communicating-important-food-allergy-policy-should-never-be-in-the-form-of-an-apologyI am rejoicing as this year’s back-to-school night was the first in which there was no uncomfortable talk about food allergy policy, no snickers from the other parents, no knot in my stomach from holding back my frustration. It was the first time in all the years my daughters have been at school (that would be 11 solid years) that I just participated as any other parent.

I left that night thinking about why this year was different and what we can all learn from it.  I found that the difference was directly related to teacher tone, and acceptance.  I normally cringe when the topic of food in the classroom comes up (as it invariably does at every back-to-school night).  But food policy does not have to be a topic of contention.  The acceptance of common sense rules is directly correlated to the tone in which they are discussed.  If discussed in a matter of fact, definitive way it is more widely accepted.


Our back-to-school night went something like this.  The teacher had prepared a Power Point presentation of curriculum topics, rules and expectations for the school year.  The slide came up regarding food.  On the slide was the written policy of the school district as well as the adoption date.  The teacher calmly and confidently stated, “We will have no food for celebrations and parties and children should not be bringing food to share at lunch either.  It our policy.  No food. ” This is the point at which I normally start my yoga breathing in order to stay calm.  But that was the end of discussion.   There were no sighs, groans or questions.  Just acceptance.  Then the teacher moved onto the next slide.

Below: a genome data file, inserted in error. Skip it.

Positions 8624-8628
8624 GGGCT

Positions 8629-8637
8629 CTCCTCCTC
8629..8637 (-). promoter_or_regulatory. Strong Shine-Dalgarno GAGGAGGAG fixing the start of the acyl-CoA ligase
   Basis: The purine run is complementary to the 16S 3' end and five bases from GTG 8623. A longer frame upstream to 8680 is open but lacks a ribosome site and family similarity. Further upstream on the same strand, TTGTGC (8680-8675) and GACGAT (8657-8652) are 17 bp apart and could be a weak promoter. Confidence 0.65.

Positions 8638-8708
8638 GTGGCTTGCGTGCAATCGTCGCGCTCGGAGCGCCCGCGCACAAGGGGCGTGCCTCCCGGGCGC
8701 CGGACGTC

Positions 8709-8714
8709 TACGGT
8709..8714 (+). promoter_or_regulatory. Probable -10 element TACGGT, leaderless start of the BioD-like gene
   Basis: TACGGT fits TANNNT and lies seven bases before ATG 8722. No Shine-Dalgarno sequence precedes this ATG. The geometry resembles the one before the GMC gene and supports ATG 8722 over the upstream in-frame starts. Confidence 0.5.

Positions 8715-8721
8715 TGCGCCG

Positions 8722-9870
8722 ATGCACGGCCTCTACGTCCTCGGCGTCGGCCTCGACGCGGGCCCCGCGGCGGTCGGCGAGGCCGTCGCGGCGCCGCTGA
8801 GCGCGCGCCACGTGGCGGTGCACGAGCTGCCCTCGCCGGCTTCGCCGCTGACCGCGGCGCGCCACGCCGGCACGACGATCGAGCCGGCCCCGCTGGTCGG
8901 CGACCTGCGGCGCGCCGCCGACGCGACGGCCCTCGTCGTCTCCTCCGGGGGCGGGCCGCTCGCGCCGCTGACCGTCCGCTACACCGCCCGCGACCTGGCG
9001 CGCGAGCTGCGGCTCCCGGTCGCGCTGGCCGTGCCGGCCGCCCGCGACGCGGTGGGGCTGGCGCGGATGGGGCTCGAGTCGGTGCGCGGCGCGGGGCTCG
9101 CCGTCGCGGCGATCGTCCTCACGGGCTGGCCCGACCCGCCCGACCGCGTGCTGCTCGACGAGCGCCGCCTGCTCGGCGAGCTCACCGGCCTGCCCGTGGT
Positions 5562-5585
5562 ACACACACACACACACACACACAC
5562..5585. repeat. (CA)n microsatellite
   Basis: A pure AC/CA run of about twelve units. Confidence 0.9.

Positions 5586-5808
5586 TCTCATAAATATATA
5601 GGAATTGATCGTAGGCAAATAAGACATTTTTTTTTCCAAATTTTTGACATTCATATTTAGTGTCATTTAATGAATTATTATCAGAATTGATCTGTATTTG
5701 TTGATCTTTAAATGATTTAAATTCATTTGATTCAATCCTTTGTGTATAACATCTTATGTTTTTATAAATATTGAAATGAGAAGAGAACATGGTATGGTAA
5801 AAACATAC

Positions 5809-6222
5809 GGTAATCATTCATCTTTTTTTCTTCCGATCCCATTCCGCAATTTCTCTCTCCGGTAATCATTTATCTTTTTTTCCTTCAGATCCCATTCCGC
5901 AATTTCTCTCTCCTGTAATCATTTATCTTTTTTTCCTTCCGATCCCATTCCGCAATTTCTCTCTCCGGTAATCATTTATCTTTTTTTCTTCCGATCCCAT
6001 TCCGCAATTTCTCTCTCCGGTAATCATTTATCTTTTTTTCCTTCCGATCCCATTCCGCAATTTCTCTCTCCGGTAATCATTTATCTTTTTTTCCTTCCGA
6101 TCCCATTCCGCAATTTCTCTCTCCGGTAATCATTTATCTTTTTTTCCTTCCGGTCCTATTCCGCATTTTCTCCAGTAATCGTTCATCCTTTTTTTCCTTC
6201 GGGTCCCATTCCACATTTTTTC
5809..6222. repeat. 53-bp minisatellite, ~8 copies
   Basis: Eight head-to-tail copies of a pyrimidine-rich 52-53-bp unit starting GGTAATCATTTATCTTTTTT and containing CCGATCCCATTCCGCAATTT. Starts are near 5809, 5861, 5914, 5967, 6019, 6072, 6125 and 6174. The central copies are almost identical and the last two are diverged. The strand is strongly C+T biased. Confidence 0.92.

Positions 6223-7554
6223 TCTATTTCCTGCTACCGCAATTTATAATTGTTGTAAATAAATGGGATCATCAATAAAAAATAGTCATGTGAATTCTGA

One important reason the rule was accepted is that it was not presented as an apology.  When we apologize for necessary actions to protect our children, we open up the rule for criticism.  When it is stated as fact, it is accepted.

In the past, teachers would say things like, “Unfortunately because of the rise of food allergies, we can no longer have food celebrations,” or  “I don’t agree with this rule but I guess we can’t have food anymore.”  This made some parents of children without food allergy feel as though it was something to be upset about rather than a rule put in place for the safety and inclusion of all children.  It also made the parents and loved one of those with food allergy feel angry and unsupported.

I have to admit that there is another reason the rule  was accepted and that is time.  It is a few years into the adoption of the rule and I do think think that makes a difference. It is important to note that although there may be some bumps along the way, with patience, clear communication and consistent messaging new rules can and do become the norm.



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